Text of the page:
Nul­lahs turn into il­le­gal sand dredg­ing sites, say res­i­dents

Hindustan Times ST (Mumbai) - HT Navi Mumbai Live - - NAVI MUMBAI - Pranab Jy­oti Bhuyan pranab.bhuyan@hin­dus­tan­ ht­for­nav­i­mum­bai@hin­dus­tan­

The big nul­lahs be­tween Juina­gar and Nerul rail­way sta­tions have turned into il­le­gal sand dredg­ing sites in the past few weeks.

Sev­eral peo­ple have been dredg­ing sand from the nul­lahs and selling it in Mum­bai and Navi Mum­bai.

The city po­lice have not taken any ac­tion against the cul­prits.

With the on­set of the mon­soon, the nul­lahs are swollen and the wa­ter started car­ry­ing sand down­stream from the hills. As a re­sult, the sand, which is nor­mally found in rivers and creeks, get de­posited along the nul­lahs.

“Be­cause of vig­i­lance of the tehsil of­fi­cials and the po­lice, it is not easy to dredge sand from the creeks and rivers il­le­gally. Sand is in high de­mand in the con­struc­tion projects. Sev­eral gangs have started dredg­ing sand in the nul­lahs and selling it to de­vel­op­ers,” said Vit­thal Ka­math, an en­vi­ron­men­tal­ist from Nerul. Peo­ple lift sand from a nul­lah near Juina­gar rail­way sta­tion. This has be­come ram­pant dur­ing mon­soon.

The gangs do not use dredg­ing ma­chines to avoid at­ten­tion of the lo­cal peo­ple. “They are dredg­ing sand with small equip­ment or with bare hands from the swal­low parts of the nul­lahs. We think they load it in trucks at night. The po­lice should look into the mat­ter,” Ka­math said.

“Dredg­ing of sand from the nul­lahs is as harm­ful for the en­vi­ron­ment as dredg­ing from the creeks and the rivers. The

govern­ment is also los­ing rev­enue be­cause of this,” he said.

Sweta More, 37, a lo­cal res­i­dent, said, “Sand is be­ing dredged from th­ese ar­eas dur­ing the day. It re­flects the lax at­ti­tude of the law en­force­ment agen­cies.”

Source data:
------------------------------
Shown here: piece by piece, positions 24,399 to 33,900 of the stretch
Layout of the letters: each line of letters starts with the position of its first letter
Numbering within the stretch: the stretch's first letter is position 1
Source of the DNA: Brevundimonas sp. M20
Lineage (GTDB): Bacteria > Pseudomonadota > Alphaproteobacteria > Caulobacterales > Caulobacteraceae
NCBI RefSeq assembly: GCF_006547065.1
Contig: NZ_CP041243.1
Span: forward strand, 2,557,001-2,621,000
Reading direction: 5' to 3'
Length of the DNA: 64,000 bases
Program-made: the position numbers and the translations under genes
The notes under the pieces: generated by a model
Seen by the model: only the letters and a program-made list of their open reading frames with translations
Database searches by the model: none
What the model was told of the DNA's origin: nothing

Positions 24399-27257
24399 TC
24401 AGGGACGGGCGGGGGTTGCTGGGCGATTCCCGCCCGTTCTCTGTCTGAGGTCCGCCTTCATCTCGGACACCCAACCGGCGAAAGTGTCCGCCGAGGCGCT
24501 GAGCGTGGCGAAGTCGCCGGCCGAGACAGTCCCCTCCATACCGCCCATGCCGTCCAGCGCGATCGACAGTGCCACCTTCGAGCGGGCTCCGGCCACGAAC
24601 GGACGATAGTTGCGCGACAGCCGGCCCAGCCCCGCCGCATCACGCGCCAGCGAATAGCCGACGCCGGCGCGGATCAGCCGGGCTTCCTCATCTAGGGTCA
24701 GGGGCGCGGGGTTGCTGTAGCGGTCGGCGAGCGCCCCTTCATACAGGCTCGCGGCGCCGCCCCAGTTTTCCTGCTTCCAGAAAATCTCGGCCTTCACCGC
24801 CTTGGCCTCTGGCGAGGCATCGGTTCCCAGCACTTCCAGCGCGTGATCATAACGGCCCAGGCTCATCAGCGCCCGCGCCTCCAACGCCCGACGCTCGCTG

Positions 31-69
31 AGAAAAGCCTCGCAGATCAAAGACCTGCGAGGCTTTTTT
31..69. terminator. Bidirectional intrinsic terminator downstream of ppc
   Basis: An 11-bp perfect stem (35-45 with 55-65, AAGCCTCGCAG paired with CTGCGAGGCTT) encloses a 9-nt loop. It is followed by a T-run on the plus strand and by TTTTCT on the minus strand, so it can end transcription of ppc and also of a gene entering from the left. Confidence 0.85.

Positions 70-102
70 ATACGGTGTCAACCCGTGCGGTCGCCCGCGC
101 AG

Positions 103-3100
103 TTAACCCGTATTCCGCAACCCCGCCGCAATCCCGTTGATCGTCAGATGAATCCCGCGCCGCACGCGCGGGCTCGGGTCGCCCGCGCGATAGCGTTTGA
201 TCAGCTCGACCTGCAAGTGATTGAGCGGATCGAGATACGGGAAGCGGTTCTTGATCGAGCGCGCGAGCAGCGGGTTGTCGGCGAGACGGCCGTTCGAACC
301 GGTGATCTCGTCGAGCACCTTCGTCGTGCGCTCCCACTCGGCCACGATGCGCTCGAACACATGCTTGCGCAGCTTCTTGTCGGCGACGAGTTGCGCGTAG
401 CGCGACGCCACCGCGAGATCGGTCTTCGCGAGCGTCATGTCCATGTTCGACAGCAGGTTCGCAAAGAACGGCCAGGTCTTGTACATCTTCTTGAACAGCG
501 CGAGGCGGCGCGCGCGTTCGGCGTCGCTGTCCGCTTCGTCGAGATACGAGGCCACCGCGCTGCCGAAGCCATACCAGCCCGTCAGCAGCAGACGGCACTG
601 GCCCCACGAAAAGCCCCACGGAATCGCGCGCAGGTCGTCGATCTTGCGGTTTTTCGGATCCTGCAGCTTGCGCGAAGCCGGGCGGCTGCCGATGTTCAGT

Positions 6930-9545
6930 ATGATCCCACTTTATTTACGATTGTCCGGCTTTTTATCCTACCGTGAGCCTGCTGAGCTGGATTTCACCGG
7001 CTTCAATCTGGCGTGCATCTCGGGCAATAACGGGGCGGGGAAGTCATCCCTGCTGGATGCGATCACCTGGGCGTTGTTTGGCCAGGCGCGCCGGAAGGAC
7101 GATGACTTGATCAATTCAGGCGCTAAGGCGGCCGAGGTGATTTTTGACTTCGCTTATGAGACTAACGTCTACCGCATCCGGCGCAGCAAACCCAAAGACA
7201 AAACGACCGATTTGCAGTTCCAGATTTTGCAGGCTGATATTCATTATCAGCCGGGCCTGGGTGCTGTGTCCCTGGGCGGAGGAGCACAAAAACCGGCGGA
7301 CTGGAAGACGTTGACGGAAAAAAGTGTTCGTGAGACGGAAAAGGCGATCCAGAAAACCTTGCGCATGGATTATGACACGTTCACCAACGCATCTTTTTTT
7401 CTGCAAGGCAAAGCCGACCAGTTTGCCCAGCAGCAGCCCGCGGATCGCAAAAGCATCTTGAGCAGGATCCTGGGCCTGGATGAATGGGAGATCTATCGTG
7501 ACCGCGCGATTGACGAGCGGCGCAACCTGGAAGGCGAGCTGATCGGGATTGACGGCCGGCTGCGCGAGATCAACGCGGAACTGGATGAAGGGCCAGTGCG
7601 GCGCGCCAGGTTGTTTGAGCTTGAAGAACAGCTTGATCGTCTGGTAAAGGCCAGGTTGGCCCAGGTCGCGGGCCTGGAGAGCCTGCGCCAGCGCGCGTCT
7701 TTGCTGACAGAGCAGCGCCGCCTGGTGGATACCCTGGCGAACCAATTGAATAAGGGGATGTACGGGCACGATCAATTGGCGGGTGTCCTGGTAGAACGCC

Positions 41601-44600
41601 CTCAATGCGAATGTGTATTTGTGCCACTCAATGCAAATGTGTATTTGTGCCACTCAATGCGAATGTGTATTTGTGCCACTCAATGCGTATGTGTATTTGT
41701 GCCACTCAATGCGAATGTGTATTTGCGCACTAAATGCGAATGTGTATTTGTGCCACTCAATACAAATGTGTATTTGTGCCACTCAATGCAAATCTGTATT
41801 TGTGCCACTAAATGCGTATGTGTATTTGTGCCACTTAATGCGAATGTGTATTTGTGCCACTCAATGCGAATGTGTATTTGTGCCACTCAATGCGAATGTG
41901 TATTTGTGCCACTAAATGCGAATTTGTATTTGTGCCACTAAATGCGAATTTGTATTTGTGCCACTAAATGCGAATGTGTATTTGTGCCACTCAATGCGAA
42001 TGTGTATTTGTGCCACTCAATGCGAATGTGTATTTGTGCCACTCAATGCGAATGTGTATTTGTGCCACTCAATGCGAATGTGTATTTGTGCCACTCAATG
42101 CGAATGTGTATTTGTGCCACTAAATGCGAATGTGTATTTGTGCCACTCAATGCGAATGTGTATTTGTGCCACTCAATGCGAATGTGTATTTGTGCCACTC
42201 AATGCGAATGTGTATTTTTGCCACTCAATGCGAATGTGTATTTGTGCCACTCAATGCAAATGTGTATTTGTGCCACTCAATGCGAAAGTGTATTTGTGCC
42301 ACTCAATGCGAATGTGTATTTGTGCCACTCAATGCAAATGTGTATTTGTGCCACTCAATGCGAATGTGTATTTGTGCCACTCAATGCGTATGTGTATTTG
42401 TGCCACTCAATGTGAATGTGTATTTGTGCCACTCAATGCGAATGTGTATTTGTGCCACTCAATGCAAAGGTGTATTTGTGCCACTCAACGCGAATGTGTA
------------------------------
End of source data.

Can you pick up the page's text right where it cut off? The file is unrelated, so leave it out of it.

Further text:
Ad­hikrao Pol, se­nior po­lice in­spec­tor of Nerul po­lice sta­tion, said, “I am not aware of the il­le­gal busi­ness. I will send a team of of­fi­cers and take steps to stop this.”

Around 250 fish­er­men of Uran are fac­ing un­cer­tainty with re­spect to their liveli­hood as they are yet to get per­mis­sion from the state govern­ment for use of purse seine nets. The nets en­sure a big catch.

The fish­er­men have in­stalled purse seine nets on their boats at a cost of Rs18 lakh to Rs20 lakh. Per­mis­sion had then been sought by the fish­er­men for 250 boats from the fish­eries de­part­ment of the state govern­ment. The govern­ment had set 10 con­di­tions for per­mis­sion.

The fish­er­men op­er­at­ing from Karanja port in Uran have met the con­di­tions but are yet to re­ceive the per­mis­sion. Their busi­ness has suf­fered wait­ing for the nod.

Shiv­das Nakhva, pres­i­dent of Karanja Machchi­mar So­ci­ety, said: “The state govern­ment had banned fish­ing us­ing purse seine nets up to 12 nau­ti­cal miles which falls un­der the state govern­ment’s ju­ris­dic­tion. This af­fected hun­dreds of boats built at a cost of Rs75 lakh to Rs80 lakh. Our liveli­hood was at stake.”

He added, “Fol­low­ing ap­peals and com­plaints, the fish­eries de­part­ment had asked for ap­pli­ca­tions to be sub­mit­ted af­ter spec­i­fy­ing 10 con­di­tions. The fish­er­men from Karanja had ap­plied to the de­part­ment for fish­ing in the four months begin­ning Au­gust.”

Nakhva said that not a sin­gle fish­er­man has got the req­ui­site per­mis­sion for the boat from the de­part­ment yet.

He said, “De­spite two weeks of the fish­ing sea­son hav­ing be­gun, we have been forced to dock our boats at the port. Both own­ers and work­ers are suf­fer­ing due to this. The losses are in lakhs. If this con­tin­ues, it will not be long be­fore the fish­er­men, their fam­i­lies and the work­ers de­pen­dent on them have to starve.”

Raigad divi­sion fish­eries de­part­ment as­sis­tant com­mis­sioner Av­inash Nakhva said, “We have not yet re­ceived any ap­pli­ca­tion at Raigad district di­vi­sional of­fice.”

Nakhva said they are fol­low­ing up on the is­sue with the state govern­ment’s fish­eries de­part­ment.

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